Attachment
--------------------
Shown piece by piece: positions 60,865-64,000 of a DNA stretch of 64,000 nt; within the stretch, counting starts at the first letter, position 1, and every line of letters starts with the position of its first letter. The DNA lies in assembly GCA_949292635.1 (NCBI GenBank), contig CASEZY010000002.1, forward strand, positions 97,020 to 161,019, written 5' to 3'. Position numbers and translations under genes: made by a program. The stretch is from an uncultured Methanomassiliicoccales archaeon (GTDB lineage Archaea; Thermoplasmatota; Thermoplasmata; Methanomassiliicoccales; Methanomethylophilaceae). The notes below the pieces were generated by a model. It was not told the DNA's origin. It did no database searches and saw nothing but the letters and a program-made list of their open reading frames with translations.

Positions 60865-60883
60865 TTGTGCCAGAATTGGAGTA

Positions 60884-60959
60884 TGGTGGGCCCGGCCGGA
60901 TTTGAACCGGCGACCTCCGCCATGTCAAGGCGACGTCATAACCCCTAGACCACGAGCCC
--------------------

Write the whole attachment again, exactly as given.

Shown piece by piece: positions 60,865-64,000 of a DNA stretch of 64,000 nt; within the stretch, counting starts at the first letter, position 1, and every line of letters starts with the position of its first letter. The DNA lies in assembly GCA_949292635.1 (NCBI GenBank), contig CASEZY010000002.1, forward strand, positions 97,020 to 161,019, written 5' to 3'. Position numbers and translations under genes: made by a program. The stretch is from an uncultured Methanomassiliicoccales archaeon (GTDB lineage Archaea; Thermoplasmatota; Thermoplasmata; Methanomassiliicoccales; Methanomethylophilaceae). The notes below the pieces were generated by a model. It was not told the DNA's origin. It did no database searches and saw nothing but the letters and a program-made list of their open reading frames with translations.

Positions 60865-60883
60865 TTGTGCCAGAATTGGAGTA

Positions 60884-60959
60884 TGGTGGGCCCGGCCGGA
60901 TTTGAACCGGCGACCTCCGCCATGTCAAGGCGACGTCATAACCCCTAGACCACGAGCCC